May Your Holiday Be Filled With Joy and Blessings!
In the coming week, millions of Jews throughout the world will celebrate the annual festival of Passover.
The celebration, also known as Pesach, begins at nightfall on April 5 and continues through April 13. It commemorates the Exodus when Moses liberated the Hebrews from slavery in Egypt.
During this time, families typically gather for the traditional Seder ritual and observe severe dietary restrictions prohibiting ‘leavened’ items such as bread, pasta, cereals, and dough-based dishes for the period.
It is generally customary to offer holiday greetings to friends and family; but, if you want to wish Jewish friends or family members a happy Passover, what is the appropriate greeting?
Why is it Called Passover?
Passover commemorates the Hebrews’ liberation from slavery in ancient Egypt.
According to Chabad.org, the term is derived from the words “pass” and “over.” It is also the English translation of the Hebrew word Pesach, which means “skip” or “jump.”
The Jewish holiday commemorates the tenth and final plague that, according to the Torah, God launched on Pharaoh to convince him to release the Jews.
A changing custom: how families meet for the Passover seder in the midst of a coronavirus outbreak.
God commanded Moses to teach the Israelites to bring a lamb into their houses on the same night that he would kill every firstborn Egyptian child.
After slaughtering the lambs, the Israelis ate them with matzah (unleavened bread) and maror (bitter herbs). Then, they were commanded to smear the blood of the lamb on their doorposts as a message to God that this was an Israelite home that would be “passed over” while death hit the homes of the other firstborns.
How Does One Say “Happy Passover” in Hebrew?
There are multiple ways to send Passover greetings.
The most typical greeting is “Chag Sameach,” a common, all-purpose Hebrew greeting applicable to any Jewish holiday; it simply means “good holiday.”
Jewish holiday is translated as ‘Chag,’ while’sameach’ is derived from the Hebrew word’simcha,’ which means celebration (a word often used by Jewish people in conjunction with Barmitzvah and Batmitzvah parties as well as weddings and other significant parties)
However, there are a few ways to tweak it so that it fits in with Passover customs.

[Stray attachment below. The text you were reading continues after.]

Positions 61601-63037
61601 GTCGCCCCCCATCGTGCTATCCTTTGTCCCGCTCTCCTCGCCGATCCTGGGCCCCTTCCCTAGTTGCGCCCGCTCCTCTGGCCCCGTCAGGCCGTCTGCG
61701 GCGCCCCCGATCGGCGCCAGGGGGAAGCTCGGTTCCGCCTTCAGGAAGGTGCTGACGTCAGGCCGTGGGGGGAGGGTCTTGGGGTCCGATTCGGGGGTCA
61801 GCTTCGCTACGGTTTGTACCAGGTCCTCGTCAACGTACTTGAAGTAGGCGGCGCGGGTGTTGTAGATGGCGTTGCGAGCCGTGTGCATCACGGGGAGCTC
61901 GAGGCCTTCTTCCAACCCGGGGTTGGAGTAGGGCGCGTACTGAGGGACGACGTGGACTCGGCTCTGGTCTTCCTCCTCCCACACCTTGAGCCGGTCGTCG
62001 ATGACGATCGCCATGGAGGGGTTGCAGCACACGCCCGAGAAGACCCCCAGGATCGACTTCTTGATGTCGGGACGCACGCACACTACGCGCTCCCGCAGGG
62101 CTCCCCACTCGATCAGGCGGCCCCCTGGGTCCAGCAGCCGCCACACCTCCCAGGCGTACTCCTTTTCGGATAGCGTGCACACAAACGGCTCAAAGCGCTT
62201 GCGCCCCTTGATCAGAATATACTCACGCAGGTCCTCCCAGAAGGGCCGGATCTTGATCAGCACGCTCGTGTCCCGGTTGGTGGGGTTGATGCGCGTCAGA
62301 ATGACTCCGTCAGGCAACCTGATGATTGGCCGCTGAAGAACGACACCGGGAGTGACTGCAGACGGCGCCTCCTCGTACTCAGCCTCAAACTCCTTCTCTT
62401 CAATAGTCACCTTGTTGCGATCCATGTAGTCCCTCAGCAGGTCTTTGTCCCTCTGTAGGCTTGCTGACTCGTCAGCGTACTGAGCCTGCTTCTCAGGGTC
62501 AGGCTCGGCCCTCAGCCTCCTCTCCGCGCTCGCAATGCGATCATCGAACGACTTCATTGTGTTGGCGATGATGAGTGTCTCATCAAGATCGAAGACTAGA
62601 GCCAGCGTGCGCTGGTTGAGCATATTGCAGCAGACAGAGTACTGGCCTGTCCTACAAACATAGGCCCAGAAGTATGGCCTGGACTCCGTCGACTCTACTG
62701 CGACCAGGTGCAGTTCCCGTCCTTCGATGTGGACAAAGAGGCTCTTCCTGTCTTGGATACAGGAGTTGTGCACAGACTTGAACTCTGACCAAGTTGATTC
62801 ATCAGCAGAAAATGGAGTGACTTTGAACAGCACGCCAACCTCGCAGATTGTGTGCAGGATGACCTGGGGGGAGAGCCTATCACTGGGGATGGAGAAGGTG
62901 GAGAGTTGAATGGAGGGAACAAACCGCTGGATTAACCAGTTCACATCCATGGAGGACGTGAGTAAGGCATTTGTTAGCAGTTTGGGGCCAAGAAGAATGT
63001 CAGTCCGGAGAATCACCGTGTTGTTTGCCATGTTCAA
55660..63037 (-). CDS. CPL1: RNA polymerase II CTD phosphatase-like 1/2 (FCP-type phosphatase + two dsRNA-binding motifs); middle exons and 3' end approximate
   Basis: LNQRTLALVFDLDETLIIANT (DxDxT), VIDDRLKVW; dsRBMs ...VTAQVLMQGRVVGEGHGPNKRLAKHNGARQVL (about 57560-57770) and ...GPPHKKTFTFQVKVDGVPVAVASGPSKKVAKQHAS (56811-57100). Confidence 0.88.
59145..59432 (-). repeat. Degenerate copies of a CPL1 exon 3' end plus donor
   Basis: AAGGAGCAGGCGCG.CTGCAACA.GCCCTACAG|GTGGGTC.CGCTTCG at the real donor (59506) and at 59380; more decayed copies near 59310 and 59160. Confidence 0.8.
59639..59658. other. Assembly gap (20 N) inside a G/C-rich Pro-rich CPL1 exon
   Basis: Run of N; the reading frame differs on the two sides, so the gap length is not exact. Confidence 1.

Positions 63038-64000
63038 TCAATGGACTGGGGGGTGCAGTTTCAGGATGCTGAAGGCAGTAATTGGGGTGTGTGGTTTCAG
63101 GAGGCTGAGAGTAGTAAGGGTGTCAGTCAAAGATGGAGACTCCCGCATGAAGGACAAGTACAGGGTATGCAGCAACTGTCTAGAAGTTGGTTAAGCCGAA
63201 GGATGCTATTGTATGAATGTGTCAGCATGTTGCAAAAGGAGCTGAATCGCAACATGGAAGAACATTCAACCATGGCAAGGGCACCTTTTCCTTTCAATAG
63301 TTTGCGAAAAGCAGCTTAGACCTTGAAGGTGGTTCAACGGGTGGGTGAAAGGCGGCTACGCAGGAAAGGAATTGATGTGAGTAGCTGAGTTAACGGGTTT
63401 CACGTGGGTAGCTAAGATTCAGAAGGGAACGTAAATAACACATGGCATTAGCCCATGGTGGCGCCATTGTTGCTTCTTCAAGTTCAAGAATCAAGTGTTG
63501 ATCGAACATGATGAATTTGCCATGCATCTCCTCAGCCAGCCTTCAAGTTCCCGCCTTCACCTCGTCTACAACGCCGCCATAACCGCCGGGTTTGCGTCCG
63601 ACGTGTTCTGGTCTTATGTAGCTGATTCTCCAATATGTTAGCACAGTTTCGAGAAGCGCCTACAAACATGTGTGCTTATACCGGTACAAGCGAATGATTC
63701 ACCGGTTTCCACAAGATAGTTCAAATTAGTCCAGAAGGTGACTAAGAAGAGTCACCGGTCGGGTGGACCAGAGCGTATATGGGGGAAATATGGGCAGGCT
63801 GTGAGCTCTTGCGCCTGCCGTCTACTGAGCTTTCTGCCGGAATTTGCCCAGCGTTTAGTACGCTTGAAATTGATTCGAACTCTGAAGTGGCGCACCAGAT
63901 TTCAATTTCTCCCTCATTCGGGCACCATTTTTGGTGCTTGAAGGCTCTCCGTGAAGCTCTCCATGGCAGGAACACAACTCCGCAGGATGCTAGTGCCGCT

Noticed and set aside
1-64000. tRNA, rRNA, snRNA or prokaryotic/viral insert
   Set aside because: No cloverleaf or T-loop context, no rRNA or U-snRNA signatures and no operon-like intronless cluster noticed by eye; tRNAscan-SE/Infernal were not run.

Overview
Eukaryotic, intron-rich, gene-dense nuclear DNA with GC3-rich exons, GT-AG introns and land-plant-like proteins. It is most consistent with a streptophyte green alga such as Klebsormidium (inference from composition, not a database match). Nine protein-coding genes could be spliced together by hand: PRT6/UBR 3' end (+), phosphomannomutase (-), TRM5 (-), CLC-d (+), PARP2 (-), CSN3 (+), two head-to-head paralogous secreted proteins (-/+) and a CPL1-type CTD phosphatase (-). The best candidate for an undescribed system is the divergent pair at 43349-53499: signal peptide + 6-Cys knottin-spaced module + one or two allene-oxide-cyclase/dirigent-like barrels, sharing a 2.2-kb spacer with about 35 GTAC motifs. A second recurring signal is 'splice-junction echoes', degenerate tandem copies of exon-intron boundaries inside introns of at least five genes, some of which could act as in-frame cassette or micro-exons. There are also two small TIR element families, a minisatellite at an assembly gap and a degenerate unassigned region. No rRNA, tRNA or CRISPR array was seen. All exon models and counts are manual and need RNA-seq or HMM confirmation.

The Hebrew word for Passover is “Pesach,” so you could also say “Chag Pesach Sameach” or “Chag Pesach Kasher Vesame’ach” to spice things up a bit. (may you) enjoy a peaceful and observant Passover.
The standard festival greeting “Good Yom Tov” is also very common.
Yet, this would only apply to the first two days and last two days of Passover, as Yom Tov refers solely to certain festival days on which work and other activities are prohibited.
The middle four days of Passover are known as ‘chol hamoed’ (which literally translates mundane of the festival’) — when the festival’s food prohibitions are still in effect, but work and other usual activities can resume.
When Does Passover Start in 2023?
Passover will begin at sundown on Wednesday, April 5, 2023, and end either on Wednesday, April 12, or Thursday, April 13, depending on the family tradition.
The first two days and the last two days are honoured with the burning of candles and the consumption of holiday meals, respectively. Today, according to the Chabad-Lubavitch Media Center, some Jews do not work. This is not the case for the four Chol Hamoed days in the middle.
What Kinds of Foods Can I Eat During Passover?
According to Chabad.org, during Passover, Jews are forbidden to eat leavened or fermentable grains like wheat, barley, spelt, oats, and rye. Breads, pasta, cakes, cookies, pizza, beer, and some alcoholic beverages are off-limits.
During Passover, the only acceptable form of wheat flour is matzah.
To prepare kosher food for the holiday, even dishes must be thoroughly cleaned to remove any trace of the forbidden leavened food, called chametz.
Passover is a Jewish holiday commemorating the Exodus when Moses liberated the Hebrews from slavery in Egypt. It is generally accepted to offer holiday greetings to friends and family, but what is the appropriate greeting? Passover begins on Wednesday, April 5, 2023, and ends on Thursday, April 13, with the burning of candles and the consumption of holiday meals.